Is post-Saddam Iraq lacking in independent institutions or associations that could serve as agents of governance and transformation? Is it inevitable that tribal, ethnic and religious identities will predominate? Some speak about “creeping Talibanization.”
These views are overstated. Under the Baath regime, the population was atomized. All kinds of day-to-day social relations have come about, mainly on the basis of mutual interest. People don’t go to the mullah because they are believers — it is a relationship of interests. Besides, I have met wonderful administrators and engineers who were the product of the past 35 years and they have reached a point where they themselves realized the importance of democracy. They are talking about it. One can see many mid-level businessmen who want to share modernizing ideas. I can see an Iraq in which tribalism is all but dead in the five major cities, which hold 12 million people out of 25 million. “Tribalism” has mostly become nothing more than a marriage of convenience. Concerning the so-called return of religion, I don’t deny that Iraqi society — like many others — has become more conservative. But conservatism is not Islamism. Many people are treating the Islamic leaders as political figures rather than as representatives of God. What you can see in Iraq these days, unlike the situation in Egypt for instance, is that people are making fun of or criticizing these leaders, just as happens with any political leader. There is no fear of the aura of the turban. There is much talk about “fundamentalism,” but the only thing that worries me is Wahhabi influence through money coming from Saudi Arabia, not necessarily through official channels. What may happen is the following: the typical Baathist, believing in the “old” ideology and coming from a provincial background, might indeed adopt some kind of fundamentalist Sunni Islam. But to speak of “creeping Talibanization” is too much. Without reducing everything to economics, it all depends on improving everyday life.
Regarding economics, were you consulted on the issue of privatization?
Yes, I suggested that the issue of privatization should be lifted above the ideological combat of capitalism versus socialism. There is a kind of privatization that can lead to a Mafia type of [market] economy and that’s where the worst type of fundamentalism would have a chance. So one should not follow a policy of blanket privatization just because it is fashionable. One should try to create an atmosphere where maximizing your profit — the prime motive for every capitalist — in productive assets is possible, but privatization must be done case by case, because of the consequences of growing unemployment. Banking and financial markets should also be kept under strict state control, creating, for a while, a partly protected market as in South Korea and Taiwan. This is crucial because once you open the financial markets, it will be stupid from any capitalist point of view to invest in industry, the airways or the technology sector. Unfortunately, I can’t see that happening in Iraq. We already have 16 private banks. So far it is unclear what the CPA is doing, and that is very frustrating.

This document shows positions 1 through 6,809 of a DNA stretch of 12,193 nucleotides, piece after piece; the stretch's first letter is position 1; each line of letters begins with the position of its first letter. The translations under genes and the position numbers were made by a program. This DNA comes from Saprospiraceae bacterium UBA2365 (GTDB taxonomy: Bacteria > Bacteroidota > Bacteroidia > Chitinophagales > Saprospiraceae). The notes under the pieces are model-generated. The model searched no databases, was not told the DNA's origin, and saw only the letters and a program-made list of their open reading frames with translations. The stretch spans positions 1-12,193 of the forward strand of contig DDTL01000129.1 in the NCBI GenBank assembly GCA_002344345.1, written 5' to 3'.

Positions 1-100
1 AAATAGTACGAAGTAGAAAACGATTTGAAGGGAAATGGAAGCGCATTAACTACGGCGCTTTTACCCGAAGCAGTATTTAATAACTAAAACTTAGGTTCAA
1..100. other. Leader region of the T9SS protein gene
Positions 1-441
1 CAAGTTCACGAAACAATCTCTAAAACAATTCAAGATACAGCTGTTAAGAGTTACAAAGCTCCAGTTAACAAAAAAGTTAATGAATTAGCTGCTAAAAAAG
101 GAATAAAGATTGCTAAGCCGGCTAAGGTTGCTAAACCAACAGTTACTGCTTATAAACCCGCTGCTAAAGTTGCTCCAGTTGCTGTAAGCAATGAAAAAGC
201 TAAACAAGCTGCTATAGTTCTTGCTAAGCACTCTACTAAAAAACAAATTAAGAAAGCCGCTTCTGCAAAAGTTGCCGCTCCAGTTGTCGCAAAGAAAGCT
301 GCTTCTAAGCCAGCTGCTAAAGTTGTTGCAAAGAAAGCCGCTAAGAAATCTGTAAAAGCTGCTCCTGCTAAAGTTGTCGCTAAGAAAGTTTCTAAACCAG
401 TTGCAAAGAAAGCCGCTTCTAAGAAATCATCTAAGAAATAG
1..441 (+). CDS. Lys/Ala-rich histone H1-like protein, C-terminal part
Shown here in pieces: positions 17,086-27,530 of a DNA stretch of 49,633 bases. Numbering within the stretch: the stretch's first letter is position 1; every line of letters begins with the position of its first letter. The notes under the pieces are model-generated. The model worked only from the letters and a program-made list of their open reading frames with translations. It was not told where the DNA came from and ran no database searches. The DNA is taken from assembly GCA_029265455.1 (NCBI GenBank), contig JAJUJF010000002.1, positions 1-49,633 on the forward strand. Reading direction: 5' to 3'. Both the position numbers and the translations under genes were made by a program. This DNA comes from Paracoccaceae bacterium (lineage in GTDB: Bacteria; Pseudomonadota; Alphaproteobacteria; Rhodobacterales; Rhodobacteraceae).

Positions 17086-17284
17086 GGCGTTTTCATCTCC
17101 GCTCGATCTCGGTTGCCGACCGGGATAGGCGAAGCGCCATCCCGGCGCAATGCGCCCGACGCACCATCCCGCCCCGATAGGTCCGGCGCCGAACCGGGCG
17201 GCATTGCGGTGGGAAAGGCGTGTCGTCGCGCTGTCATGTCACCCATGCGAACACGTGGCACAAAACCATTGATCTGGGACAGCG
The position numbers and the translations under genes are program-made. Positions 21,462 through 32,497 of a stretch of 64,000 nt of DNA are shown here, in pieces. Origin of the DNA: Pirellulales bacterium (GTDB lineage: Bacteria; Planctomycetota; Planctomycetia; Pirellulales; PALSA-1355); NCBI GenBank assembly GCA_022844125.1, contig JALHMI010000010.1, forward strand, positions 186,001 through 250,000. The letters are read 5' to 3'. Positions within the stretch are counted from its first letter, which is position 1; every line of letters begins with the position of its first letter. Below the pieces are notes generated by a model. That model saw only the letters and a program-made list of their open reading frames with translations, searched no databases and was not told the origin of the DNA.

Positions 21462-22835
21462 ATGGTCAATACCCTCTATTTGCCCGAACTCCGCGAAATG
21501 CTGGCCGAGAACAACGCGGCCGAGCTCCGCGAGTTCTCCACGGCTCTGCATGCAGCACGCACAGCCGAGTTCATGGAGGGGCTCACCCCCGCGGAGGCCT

What about the oil industry?
Here I made the suggestion, and this may surprise you, that we should go back to the way Iraqi oil was dealt with during the monarchy. Oil was still in the hands of the state, international companies received concessions and, more importantly, there was a law stipulating that 70 percent of oil revenues be in the hands of what was called the Construction Board. The cabinet was not allowed to use that money for the budget — only the remaining 30 percent — restraining it from abusing the oil money. The question is: can we establish an independent, autonomous body that controls 70 percent of oil revenues for investment purposes only? I think we can do it. It will not be easy. There are a lot of businessmen who want to make a quick profit, but who is interested in industrializing Iraq? Here I draw confidence from the fact that there is a growing number of people — modernized, secular, with a pan-Iraqi ootlook and often in their thirties — who are disenchanted with the present situation. Again, don’t look at the mullahs and sheikhs, and say “this is Iraq.” The “70-30” formula is not yet part of any blueprint for Iraq’s oil policy, but the idea is floating around.
What are the CPA’s ideas on oil policy?
There is no oil policy under Bremer. From day one, everybody was told that oil policy comes from the White House. You may remember the fact the Oil Ministry was the only one which was well-protected during the days of looting, and that’s why we jokingly asked the Americans: “Do you expect to find oil under the ministry?” Here Dick Cheney comes in, with Halliburton and its subsidiary Kellogg, Brown and Root (KBR). The tentacles of KBR are everywhere in Iraq!
You seem to remain quite optimistic.
If you asked me if Iraq is a lost battle, I would say no. Let’s not lose confidence in our people. We should not sit idle. The point is that an old system is dead. We should not not repeat the mistake of the Egyptian left — and many other leftists — in speaking about “the good old days.” The old days were no good. What we have to work on now is not only to denounce what the Americans bring forward, but develop our own, new plans. These plans should, of course, be realistic and mobilize the people. This includes the “70-30” formula.